A Unique Historical Novel - The Boy on the Bridge by Natalie Standiford

A Unique Historical Novel - The Boy on the Bridge by Natalie Standiford

As I mentioned when I wrote about Jennifer Donnelly’s wonderful A Northern Light, I love the idea of historical novels, but I often struggle to enjoy them. I’m incredibly picky about historical fiction, so I was thrilled to discover Natalie Standiford’s The Boy on the Bridge. 

Set in 1982 Leningrad (St. Petersburg to you kids) in what was then known as the USSR (Russia to you kids), The Boy on the Bridge chronicles main character Laura’s semester abroad (she’s a Russian major at Brown). She lives in a horrible barracks-style dormitory known as Dorm 6, and takes classes in Russian language and literature.

They’re constantly monitored, eat horrible food and live a fairly sparse life, though it’s far beyond the standards of most Russians. When they first arrived in Leningrad, Laura and the rest of the students are warned to avoid relationships with the locals, as they are seen as targets for young people wanting to get out of the USSR. Marriage to a foreigner is the easiest, most accessible, way out of the Soviet Union, so college students like Laura, looking for adventure are good prospects for a ticket out. 

Through what seems like a chance meeting on a bridge near her dorm, Laura meets Alyosha (he’s named Alexei, but doesn’t use that name), a 22-year old artist employed in a “make-work” job painting scenes from movies on posters at theaters. He suggests that the two spend time together so that they can practice each other’s languages, and Laura and Alyosha quickly become embroiled in a whirlwind romance—a romance with an end-date, since Laura is only in Leningrad for the semester. As Laura becomes immersed in Alyosha’s world, she begins to wonder if there’s a way they can have a future, if she can give him a better life in America.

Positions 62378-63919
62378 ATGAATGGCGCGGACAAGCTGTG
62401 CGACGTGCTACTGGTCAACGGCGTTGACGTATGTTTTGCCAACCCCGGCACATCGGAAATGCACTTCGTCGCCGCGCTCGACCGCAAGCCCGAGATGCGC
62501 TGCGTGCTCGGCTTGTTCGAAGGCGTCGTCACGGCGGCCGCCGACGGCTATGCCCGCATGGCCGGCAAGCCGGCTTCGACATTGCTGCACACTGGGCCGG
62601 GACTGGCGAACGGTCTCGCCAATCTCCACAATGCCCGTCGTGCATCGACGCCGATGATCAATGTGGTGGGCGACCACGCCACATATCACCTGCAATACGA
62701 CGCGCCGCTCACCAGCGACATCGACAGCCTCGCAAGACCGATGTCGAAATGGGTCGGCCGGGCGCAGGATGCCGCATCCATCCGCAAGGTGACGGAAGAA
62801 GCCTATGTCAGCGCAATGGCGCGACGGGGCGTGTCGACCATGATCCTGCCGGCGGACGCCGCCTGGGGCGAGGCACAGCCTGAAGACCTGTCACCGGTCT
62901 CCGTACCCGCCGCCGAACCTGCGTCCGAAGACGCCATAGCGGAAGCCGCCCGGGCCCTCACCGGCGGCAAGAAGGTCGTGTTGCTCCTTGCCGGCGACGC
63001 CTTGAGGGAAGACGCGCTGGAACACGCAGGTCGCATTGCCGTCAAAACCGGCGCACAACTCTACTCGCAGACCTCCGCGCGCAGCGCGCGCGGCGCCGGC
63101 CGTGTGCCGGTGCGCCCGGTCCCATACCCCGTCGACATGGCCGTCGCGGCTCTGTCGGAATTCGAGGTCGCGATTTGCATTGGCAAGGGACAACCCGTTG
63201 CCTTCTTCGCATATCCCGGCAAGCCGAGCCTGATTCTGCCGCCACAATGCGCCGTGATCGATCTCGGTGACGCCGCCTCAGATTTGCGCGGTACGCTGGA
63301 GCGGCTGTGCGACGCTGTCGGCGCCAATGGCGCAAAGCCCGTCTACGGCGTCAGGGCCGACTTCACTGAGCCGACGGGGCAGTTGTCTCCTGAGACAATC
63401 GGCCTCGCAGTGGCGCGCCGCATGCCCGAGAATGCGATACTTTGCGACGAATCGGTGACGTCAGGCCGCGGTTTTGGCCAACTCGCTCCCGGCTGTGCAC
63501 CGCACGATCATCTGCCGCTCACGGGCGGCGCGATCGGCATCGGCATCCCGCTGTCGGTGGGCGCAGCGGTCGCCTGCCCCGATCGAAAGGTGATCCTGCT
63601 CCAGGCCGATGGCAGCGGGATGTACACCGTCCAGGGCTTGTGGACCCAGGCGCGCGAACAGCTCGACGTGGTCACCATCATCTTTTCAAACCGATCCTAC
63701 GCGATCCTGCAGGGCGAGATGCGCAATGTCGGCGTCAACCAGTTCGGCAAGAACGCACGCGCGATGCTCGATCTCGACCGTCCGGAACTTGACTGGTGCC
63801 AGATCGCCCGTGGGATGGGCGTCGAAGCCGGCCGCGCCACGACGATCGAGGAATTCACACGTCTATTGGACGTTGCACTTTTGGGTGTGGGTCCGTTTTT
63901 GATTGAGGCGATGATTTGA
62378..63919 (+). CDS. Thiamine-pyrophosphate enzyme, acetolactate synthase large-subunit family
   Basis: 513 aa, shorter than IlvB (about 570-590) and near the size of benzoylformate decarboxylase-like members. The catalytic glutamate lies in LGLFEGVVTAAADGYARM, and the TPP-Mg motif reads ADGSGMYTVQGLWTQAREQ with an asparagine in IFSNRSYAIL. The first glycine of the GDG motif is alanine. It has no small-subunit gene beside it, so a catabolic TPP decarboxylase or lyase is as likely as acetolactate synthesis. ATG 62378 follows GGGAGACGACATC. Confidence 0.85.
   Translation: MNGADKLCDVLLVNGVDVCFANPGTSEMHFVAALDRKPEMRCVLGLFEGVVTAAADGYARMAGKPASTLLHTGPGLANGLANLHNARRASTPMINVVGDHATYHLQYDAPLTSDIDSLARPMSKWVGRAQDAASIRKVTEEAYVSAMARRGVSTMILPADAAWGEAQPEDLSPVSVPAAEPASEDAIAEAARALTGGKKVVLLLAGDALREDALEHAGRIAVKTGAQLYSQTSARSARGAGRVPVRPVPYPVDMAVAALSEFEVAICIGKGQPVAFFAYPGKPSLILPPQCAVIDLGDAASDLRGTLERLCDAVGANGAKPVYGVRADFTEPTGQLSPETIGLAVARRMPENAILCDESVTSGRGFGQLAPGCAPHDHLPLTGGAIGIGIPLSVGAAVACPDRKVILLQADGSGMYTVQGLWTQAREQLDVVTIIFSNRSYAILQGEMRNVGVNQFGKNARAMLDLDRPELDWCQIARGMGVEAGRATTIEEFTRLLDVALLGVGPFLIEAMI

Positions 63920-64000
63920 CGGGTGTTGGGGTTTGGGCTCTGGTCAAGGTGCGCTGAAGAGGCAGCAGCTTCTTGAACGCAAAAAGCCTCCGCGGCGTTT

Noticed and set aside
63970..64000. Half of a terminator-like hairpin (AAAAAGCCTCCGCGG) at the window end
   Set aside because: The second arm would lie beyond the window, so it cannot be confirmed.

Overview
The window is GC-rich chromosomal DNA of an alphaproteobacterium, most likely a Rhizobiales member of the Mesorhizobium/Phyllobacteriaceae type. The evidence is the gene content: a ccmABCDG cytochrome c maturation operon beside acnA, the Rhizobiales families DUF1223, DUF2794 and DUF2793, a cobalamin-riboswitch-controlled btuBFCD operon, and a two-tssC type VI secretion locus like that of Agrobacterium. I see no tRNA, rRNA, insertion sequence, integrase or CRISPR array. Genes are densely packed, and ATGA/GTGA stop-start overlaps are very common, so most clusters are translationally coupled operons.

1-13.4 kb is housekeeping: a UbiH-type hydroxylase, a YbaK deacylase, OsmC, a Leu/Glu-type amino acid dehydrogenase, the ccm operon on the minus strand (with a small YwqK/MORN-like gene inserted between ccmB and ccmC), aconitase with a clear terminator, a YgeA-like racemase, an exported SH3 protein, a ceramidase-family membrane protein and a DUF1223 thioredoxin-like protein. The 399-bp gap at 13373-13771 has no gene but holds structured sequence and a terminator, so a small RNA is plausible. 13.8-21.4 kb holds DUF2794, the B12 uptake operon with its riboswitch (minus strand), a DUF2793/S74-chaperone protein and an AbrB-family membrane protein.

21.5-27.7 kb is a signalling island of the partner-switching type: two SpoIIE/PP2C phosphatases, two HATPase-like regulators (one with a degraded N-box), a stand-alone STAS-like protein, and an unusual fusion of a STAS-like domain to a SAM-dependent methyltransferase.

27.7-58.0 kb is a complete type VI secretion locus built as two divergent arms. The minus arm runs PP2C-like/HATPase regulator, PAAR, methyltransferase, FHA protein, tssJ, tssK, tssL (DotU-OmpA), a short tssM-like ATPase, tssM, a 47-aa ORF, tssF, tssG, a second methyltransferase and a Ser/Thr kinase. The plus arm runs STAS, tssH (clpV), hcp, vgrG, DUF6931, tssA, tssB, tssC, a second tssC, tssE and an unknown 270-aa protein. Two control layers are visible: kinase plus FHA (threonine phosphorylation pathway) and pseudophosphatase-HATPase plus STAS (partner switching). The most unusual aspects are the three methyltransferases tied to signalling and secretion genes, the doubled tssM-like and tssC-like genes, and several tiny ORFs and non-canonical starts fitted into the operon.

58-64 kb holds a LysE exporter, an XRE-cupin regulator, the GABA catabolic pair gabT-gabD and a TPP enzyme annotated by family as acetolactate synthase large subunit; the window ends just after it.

The Boy on the Bridge is beautifully historical and rooted in the time.

It never lazily falls back on music references to create faux authenticity and nostalgia. Rather, Standiford weaves political, social and cultural realities into the story, and there’s very little exposition. I felt like I was experiencing 1980s Leningrad right along with Laura, as she discovers that the real Leningrad is quite different from the romanticized (almost fetishized) Russia of her imagination. 

I was surprised by how intimate the narration felt, as it’s written in third person, which is usually distancing by its very nature. 

The headstone was a huge slab of red marble set on a larger slab of gray marble, and in front of it was a bust of the poet, handsome and rakish, his thick dark hair curling over his forehead. She read the dates: 1893–1930. He had killed himself over lost love at age thirty-six. There it was, that mix of love and death, violence and poetry. Now that she’d found it, she wasn’t sure she wanted it anymore. Her heart pounded. In two months, her semester abroad would end. She would have to leave Leningrad, possibly forever. That meant leaving Alyosha, too — possibly forever. Probably forever. She wanted love without the death, poetry without the violence. 

Instead, in this iteration of third-person, I found myself as simultaneously swept up and confused by Aloysha's motivations as Laura was. Does he really love Laura? Or is she simply a means to an end? Can she simply walk away from him when the semester is finished? Or will their lives be forever intertwined? These are all questions Laura contemplates and I my own thoughts on this relationship shifted back and forth through out the novel, which I believe was the author’s intention. 

No, it wasn’t spring that had transformed the city, but something else — her own eyes. Where once they’d seen decay, waste, and grim gray skies, they now saw beauty, history, and a moody atmosphere, a sense of mystery. The palace walls of eggshell blue and butter yellow, the gleaming golden domes of old churches, the mesmerizing classical pattern on the gate of the Summer Garden, the statues of horses and men that seemed to come alive in the dusk, the fog drifting off a winding canal, a melancholy glance between two girls her age . . . To her this was no longer Leningrad. It was St. Petersburg.